It’s Veteran’s Day.
John’s funeral was one year ago today.
His honor guard was made of friends and strangers, but all brothers in arms.
I got Ft. Hood to grant special permission for the honor guard to be at the ceremony an hour later than usual regs.
Friends came in from around the US to pay their respects.
Almost our entire wedding party was there for me. Save two. One of whom is in Germany.
My brother by blood came in from the north-west and stayed a few days to help me, as did our uncle.
My father and my step sister came and helped take down and clean the hall I rented.
I’d paid a non-refundable upfront cleaning fee to the city to make sure we didn’t have to worry about cleanup.
But as it turned out, half of everyone helped clean up anyway, while people stood in line waiting to talk to me.
I shouldn’t have paid the fee.
Our local American Legion let me borrow their colors and sent a representative.
The room was filled with veterans, officers, students from John’s classes, close friends and colleagues from work.
But also there were alumni from the theology college where we met. Aside from John’s sister, parents, the kids and I.
Our chosen brothers and sisters were there. As were our adopted nephews and nieces and other family we choose.
John’s and my special little ones from Houston came, the oldest of which came up to me at the head of the line. He was trying to hold it all in. When I reached for him, he let go and fiercely hugged me, bawling.
I held him and we cried together, while everyone watched.
It’s ok honey. You can cry. You don’t have to be strong. I love you. John loves you. It’ll always be so.
Friends from a variety of facets within John’s life spoke about him, his guitar playing, his singing, his service in the military, his instructing that saved lives. And then there were the 4 of our adopted girls, who expounded on the father figure he was to them. The good man they recognized him to be.
Some people didn’t know John could sing opera. Some people didn’t know he played guitar. Some people didn’t know he was another dad to a gaggle of young adults. Some didn’t know he had a theology degree and could have been a minister. But there were countless words shared with me that night about how John had changed someone’s life.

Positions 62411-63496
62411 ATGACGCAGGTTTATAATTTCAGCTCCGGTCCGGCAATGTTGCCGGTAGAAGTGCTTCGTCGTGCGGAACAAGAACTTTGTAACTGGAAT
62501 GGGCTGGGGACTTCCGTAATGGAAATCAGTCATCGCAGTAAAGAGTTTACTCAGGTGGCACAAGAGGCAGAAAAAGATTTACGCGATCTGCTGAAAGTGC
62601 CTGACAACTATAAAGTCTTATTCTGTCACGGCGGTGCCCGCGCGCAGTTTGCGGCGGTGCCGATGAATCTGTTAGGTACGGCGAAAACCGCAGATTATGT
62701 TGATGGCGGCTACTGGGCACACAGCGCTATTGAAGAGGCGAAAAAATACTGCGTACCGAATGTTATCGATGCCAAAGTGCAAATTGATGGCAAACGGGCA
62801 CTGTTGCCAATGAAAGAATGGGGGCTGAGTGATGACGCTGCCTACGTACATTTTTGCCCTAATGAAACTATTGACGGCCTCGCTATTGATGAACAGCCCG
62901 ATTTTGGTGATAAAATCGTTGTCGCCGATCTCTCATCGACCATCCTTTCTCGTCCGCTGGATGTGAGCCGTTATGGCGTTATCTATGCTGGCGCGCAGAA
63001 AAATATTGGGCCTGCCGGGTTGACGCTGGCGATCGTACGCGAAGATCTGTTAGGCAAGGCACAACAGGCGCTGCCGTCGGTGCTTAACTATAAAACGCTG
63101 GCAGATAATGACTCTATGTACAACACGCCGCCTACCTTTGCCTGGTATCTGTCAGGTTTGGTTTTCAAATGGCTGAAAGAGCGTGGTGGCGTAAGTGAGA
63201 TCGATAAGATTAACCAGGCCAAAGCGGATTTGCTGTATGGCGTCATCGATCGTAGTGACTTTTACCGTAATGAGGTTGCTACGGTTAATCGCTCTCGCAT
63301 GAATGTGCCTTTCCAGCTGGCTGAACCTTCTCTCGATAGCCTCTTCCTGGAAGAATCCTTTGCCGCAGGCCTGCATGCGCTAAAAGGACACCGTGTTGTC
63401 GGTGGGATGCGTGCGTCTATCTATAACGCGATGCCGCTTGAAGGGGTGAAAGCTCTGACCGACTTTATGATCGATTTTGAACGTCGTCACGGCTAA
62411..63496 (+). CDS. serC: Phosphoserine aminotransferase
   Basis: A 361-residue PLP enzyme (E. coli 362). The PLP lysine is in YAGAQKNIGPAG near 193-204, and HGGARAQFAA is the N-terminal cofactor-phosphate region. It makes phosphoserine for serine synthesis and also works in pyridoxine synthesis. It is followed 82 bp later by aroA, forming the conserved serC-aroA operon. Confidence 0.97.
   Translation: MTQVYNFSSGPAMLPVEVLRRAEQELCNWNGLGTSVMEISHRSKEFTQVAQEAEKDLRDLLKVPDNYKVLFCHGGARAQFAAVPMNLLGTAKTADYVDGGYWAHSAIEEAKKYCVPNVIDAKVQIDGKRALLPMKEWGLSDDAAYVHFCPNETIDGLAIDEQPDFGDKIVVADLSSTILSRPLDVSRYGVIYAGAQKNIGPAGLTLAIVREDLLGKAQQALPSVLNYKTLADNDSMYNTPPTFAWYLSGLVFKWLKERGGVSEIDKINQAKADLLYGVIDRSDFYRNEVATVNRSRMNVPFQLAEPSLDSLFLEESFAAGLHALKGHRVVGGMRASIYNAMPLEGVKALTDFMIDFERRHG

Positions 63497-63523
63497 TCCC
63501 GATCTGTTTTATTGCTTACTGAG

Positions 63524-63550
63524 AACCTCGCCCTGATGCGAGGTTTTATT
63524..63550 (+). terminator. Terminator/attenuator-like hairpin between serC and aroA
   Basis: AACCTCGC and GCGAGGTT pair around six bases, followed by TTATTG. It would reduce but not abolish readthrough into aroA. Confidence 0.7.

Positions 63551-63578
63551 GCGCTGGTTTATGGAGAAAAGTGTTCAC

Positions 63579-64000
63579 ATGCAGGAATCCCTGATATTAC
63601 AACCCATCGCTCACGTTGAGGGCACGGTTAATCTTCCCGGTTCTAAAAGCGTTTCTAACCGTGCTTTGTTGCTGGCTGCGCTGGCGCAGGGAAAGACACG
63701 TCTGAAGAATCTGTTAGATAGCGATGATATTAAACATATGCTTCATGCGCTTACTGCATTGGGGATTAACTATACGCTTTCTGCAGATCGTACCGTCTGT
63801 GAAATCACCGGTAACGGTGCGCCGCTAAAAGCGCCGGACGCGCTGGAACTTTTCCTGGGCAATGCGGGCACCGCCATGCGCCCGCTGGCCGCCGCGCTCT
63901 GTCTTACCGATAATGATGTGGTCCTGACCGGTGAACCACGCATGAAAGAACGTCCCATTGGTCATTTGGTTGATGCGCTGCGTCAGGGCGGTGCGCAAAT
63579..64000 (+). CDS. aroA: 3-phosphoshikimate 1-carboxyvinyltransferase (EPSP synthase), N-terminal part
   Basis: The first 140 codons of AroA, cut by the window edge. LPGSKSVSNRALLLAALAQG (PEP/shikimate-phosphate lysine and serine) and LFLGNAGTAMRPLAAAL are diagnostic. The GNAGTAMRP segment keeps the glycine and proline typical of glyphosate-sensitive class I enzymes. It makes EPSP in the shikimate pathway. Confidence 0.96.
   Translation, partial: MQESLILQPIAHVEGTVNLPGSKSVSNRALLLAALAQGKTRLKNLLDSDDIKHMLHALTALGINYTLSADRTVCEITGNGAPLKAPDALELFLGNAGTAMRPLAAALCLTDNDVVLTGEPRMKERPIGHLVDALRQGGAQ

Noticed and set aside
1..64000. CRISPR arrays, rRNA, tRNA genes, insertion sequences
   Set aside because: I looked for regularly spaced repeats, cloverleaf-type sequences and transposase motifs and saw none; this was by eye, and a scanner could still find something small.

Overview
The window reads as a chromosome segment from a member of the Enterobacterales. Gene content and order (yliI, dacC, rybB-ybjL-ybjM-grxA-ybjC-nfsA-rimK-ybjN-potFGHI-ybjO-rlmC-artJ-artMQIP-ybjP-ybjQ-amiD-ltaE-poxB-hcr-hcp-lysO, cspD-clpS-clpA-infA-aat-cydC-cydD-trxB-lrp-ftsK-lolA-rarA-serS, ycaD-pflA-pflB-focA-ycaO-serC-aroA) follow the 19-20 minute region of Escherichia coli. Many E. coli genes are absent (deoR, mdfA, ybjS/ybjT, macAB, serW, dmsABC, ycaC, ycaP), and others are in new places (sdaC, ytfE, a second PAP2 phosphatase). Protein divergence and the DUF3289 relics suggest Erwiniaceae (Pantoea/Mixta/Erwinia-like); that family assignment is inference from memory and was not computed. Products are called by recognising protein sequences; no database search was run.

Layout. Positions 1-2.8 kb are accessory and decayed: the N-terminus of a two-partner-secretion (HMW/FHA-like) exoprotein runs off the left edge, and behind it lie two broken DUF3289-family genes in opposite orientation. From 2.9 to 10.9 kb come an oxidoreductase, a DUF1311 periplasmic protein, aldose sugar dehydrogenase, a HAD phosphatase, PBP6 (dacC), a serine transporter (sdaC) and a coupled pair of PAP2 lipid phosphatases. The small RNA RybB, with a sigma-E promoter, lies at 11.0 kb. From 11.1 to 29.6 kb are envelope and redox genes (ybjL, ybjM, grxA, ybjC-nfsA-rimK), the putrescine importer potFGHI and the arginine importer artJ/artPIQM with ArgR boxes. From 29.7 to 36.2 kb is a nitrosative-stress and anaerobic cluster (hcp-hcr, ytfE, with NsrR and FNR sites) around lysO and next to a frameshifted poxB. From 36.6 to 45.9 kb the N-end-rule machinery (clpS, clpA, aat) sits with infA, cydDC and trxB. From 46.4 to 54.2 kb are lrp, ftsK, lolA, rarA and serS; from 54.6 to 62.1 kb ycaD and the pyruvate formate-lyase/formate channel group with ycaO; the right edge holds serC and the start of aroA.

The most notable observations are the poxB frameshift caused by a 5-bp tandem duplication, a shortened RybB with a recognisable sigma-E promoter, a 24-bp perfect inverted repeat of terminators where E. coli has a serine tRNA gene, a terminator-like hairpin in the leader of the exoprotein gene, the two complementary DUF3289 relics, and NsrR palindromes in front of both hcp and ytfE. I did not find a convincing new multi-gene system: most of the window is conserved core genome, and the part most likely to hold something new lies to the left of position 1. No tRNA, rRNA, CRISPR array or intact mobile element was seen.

His brothers in arms made sure everything was right, that John’s honors were prepared properly.
They chose as well to give him the honor of a powerful Roll Call.
It was a simple funeral, at a city facility, but with much love and grace.
And today, I didn’t know how to spend myself.
I wanted to reach out and find his hand.
And I resented that I had things I had to do instead of sitting and trying to hear his voice.
I looked through one of his military deployment bags and found his wallet photos of the kids and I from his first deployment. It was stuck inside a box of allergy meds. And later I saw a hawk fly through our back yard.
Maybe that was him.
Your girl just won 2 senior scholarships this week honey, for academics and for leadership. The very first senior scholarships awarded by her college, in the new degree plan she’s in. Your baby girl did it.
And your son, he’s feeling better and doing great at school, but you should hear his music. It’s amazing and so beautiful. I’m so proud of the music in his soul, that I just wish I could create a movie film for him to showcase it. He needs a Mac though. Little of his music homework can be done on a PC.
You would be so excited for them.
And your Boo, she’s just so cute every day. She doesn’t hiss at my glasses anymore. Hard to believe it was two years ago last week since we brought the kittens in and gave them a home.
I love you.